Living in an expat world | Christmas ‘hygge’ and hysteria
Christmas is upon us – a time when the Danes go bananas! For many people it is the highlight of the year when one can learn the core meaning of Danish hygge. The agenda of the month is baking, making decorations, drinking glögg (mulled wine), eating æbleskiver (Danish donuts), and attending several julefrokoster (Christmas parties) with colleagues and friends where schnapps and pork prepared in ten different ways are a big part of the menu.
It is also the time of year when expats find it even harder to get in touch with Danes. Not even Christmas can bring out spontaneity in the Danes. Hygge is planned to perfection and noted in a Dane’s calendar weeks and months in advance.
I have been so privileged to take an active part in the Christmas traditions ever since I arrived. It all started with a julefrokost with Danish friends where I somehow ended up in charge of the food. I am not a fan of the traditional Danish Christmas meal, so I decided to throw a vegetarian julefrokost. I was wise enough not to announce this before they sat down and had taken the first bite. Well, the announcement was followed by a few minutes of silence. In their denial, they started discussing whether I had fooled them and put meat in the pâté after all.
Since I am married to a Dane, I have also taken part in Danish Christmas celebrations in a family setting. I soon found out that there are many unwritten rules and they are hard to pinpoint and follow. As I wanted to establish and maintain good relations with my mother-in-law, I prepared myself by reading about the traditions. I also made up certain signals, such as a certain look, a little nod or an almost unnoticeable point of the finger that my husband could throw to me if I was on the verge of a big no-no.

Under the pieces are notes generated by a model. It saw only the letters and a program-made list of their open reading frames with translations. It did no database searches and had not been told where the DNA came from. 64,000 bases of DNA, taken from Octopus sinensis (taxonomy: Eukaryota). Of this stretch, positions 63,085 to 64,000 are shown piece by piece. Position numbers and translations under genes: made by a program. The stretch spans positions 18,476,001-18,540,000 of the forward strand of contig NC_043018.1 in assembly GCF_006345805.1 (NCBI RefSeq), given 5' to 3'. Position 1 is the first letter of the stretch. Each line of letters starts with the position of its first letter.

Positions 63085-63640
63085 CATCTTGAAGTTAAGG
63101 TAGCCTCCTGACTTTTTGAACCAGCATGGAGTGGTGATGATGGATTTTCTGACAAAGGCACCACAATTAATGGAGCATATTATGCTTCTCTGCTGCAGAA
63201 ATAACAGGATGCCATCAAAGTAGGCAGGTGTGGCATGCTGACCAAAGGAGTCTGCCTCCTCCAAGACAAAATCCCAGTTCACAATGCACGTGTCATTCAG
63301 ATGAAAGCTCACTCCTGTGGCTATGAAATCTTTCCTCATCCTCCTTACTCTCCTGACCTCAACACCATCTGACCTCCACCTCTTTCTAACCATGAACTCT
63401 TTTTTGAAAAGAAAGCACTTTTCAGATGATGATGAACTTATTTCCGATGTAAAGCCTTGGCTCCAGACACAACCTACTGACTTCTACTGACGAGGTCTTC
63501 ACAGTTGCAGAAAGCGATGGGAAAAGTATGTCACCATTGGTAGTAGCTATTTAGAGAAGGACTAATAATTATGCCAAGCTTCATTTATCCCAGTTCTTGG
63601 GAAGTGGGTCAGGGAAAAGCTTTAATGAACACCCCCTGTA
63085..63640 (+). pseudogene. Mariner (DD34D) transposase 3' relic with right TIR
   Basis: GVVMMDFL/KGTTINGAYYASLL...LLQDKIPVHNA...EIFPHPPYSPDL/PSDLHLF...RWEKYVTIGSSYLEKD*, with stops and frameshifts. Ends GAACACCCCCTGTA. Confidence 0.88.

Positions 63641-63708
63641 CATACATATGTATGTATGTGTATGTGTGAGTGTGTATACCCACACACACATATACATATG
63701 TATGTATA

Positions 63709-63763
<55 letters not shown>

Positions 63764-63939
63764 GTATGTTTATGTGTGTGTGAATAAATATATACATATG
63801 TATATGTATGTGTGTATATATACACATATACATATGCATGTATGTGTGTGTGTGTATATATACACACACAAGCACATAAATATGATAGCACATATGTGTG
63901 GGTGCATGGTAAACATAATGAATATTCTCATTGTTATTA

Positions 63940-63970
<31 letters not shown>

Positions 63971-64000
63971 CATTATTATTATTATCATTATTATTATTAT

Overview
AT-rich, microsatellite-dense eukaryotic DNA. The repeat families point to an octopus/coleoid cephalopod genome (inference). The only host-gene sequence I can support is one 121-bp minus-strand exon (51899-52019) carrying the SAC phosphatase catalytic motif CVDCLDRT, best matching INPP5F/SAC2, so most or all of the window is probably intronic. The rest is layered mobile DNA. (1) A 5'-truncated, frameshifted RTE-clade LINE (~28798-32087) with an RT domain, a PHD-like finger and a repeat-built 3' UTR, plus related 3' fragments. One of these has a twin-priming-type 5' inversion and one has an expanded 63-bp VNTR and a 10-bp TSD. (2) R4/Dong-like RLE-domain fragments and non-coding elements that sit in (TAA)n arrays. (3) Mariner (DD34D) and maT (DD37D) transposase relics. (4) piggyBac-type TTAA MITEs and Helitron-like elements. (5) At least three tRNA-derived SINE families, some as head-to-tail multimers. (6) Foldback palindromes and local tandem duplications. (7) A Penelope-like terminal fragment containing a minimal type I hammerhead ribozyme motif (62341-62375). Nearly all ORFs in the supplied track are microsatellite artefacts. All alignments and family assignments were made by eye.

I have also attended many multicultural Christmas celebrations through International Community. We had our annual Christmas event earlier this month, and participants from many parts of the world enjoyed learning some of the Danish traditions. I bet they can now impress their mother-in-laws with inside knowledge about the Danish Christmas and maybe even a handmade Christmas ornament in red and white.
This year my family has decided to put their fate in my hands. It only took them eight years to brace themselves for having the foreigner in the family take responsibility for the most traditional event of the year. However, I will refrain from cooking a Danish Christmas meal. I could probably pull it off, but I am quite sure that no matter what, ‘it would not be the same’ for the Danes.
I will do my best to make this a wonderful experience. Yes, the menu will be a bit different (not vegetarian), but there will be room for most of the other Danish traditions. However, I have to draw the line at lit candles on the Christmas tree. I simply do not have the nerves to put candles on a dried pine tree.
As to the candles − somehow Danes aren’t as prudent as I had presumed. At Christmas time, they truly go all in.